Khawr Rori is also situated between Taqah and Mirbat and is arguably the best place for diversity of water birds in Dhofar.
On Tuesday evening I went to Mirbat for a different reason. I went with local wildlife enthusiast Saeed Shanfari in search of little owl.
Thanks to Saeed I saw one north of Mirbat and also observed several roosts that the species clearly uses as proved by the droppings left behind. The inland location is almost inaccessible except with a 4x4 with high clearance but Saeed knew where to go.
Little owl became bird 282 on my Oman list and indeed it was the first one I have seen in the Gulf. The bird was not particularly pale. It didn't look like the standard lilith owl as the main desert sub species is often called. It had a gingery hue.
a mountain gazelle
Near-by we twice came across two mountain gazelle. Indeed the Mirbat area was the place I had previously seen this species.
Birds other than little owl were very few except for a flock of sand partridge and two blackstart.
a second mountain gazelle
In a more usual visit to the area, I had gone to Taqah three days before. The beach is good for terns and gulls all year round.
The most abundant residents are sooty gull and great crested tern.
sooty gull, great crested tern and marsh tern
At different times of year there are always other terns and gulls which vary with the month. Marsh terns are most common in winter though the bird behind the great crested tern is probably one. White winged tern looks a good fit.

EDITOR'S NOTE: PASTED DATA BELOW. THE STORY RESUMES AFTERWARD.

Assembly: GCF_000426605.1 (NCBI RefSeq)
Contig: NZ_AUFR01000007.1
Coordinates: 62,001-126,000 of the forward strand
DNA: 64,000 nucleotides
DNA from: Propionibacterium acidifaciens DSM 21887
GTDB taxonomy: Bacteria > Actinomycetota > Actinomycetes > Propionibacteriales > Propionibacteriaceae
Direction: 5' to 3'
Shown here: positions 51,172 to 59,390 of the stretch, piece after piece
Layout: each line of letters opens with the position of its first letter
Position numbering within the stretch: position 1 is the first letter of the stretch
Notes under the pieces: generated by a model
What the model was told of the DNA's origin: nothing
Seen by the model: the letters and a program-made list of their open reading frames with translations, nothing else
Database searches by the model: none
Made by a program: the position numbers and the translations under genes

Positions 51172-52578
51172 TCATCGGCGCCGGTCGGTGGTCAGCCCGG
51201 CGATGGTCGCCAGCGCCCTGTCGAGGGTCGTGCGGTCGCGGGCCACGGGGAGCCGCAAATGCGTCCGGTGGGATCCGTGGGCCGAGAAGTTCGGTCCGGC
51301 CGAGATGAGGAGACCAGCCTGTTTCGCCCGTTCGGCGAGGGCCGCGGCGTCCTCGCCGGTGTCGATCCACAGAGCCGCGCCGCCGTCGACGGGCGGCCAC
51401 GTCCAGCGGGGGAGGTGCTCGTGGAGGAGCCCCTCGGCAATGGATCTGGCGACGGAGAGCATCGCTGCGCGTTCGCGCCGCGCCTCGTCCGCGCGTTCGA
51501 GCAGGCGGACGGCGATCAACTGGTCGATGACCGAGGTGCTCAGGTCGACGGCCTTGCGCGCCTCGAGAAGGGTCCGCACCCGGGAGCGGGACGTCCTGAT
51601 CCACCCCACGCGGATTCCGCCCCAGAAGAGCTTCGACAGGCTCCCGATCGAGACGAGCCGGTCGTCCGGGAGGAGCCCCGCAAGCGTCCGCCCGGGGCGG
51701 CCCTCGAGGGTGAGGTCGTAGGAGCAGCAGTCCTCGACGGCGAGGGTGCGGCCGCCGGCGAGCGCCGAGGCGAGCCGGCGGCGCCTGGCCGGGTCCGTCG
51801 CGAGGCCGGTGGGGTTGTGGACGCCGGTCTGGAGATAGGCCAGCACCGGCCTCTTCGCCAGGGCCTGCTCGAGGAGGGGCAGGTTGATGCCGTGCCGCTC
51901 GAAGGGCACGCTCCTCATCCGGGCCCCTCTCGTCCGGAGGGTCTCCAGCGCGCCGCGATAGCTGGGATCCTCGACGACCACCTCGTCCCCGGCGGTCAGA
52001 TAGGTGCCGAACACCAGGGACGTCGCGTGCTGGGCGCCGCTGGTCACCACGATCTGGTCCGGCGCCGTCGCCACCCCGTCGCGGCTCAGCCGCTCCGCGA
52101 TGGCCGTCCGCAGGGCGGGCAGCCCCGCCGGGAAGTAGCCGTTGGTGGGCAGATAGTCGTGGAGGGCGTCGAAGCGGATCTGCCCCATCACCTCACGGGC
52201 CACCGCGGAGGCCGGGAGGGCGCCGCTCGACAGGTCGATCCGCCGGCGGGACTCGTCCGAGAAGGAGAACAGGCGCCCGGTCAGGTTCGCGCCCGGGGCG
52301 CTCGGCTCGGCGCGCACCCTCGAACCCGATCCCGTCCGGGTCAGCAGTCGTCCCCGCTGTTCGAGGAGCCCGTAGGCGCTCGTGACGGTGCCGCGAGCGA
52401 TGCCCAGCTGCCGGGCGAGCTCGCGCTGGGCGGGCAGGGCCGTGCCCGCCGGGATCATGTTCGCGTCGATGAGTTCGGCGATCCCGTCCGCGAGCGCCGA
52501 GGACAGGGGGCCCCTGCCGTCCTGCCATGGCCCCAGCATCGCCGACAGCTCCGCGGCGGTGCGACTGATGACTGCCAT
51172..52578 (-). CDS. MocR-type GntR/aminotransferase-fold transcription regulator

Both Saunders's tern and little tern are found. despite the above birds dull legs and bill, it's head pattern is a much better fit for little tern.
Neither sandwich tern or lesser crested tern breed this far south but a significant number over-summer here.
lesser crested tern
A short detour to Khawr Taqah provided me with views of European spoonbill. Western reef heron are normally found next to the sea but seem to be equally at home with coastal freshwater sites such as the Khawr.
western reef heron with European spoonbill
The two most common resident waders in Dhofar are black-winged stilt and Kentish plover.
Kentish plover chick
Very few passage waders are still present although Terek sandpiper is often among the last as I used to find when I birded out of Riyadh.
It is a very busy week at work and birding apart from the trip to Mirbat has been restricted to very local sites within the city. Jarziz farm is one of closest and is being visited as frequently as time permits. I will give a round up of those visits in the next blog.